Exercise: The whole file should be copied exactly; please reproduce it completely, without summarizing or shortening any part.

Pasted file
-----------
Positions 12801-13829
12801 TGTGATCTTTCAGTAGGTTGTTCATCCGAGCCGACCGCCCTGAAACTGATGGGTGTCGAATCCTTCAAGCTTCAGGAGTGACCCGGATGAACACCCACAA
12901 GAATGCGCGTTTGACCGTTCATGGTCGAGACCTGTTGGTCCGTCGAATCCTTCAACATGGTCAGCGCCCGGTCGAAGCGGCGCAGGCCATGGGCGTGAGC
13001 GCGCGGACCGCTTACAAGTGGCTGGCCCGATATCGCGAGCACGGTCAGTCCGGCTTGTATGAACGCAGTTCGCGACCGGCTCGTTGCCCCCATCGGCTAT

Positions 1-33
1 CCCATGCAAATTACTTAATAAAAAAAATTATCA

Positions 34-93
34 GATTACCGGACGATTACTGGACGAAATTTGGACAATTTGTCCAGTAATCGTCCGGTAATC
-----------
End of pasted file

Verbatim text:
Positions 12801-13829
12801 TGTGATCTTTCAGTAGGTTGTTCATCCGAGCCGACCGCCCTGAAACTGATGGGTGTCGAATCCTTCAAGCTTCAGGAGTGACCCGGATGAACACCCACAA
12901 GAATGCGCGTTTGACCGTTCATGGTCGAGACCTGTTGGTCCGTCGAATCCTTCAACATGGTCAGCGCCCGGTCGAAGCGGCGCAGGCCATGGGCGTGAGC
13001 GCGCGGACCGCTTACAAGTGGCTGGCCCGATATCGCGAGCACGGTCAGTCCGGCTTGTATGAACGCAGTTCGCGACCGGCTCGTTGCCCCCATCGGCTAT

Positions 1-33
1 CCCATGCAAATTACTTAATAAAAAAAATTATCA

Positions 34-93
34 GATTACCGGACGATTACTGGACGAAATTTGGACAATTTGTCCAGTAATCGTCCGGTAATC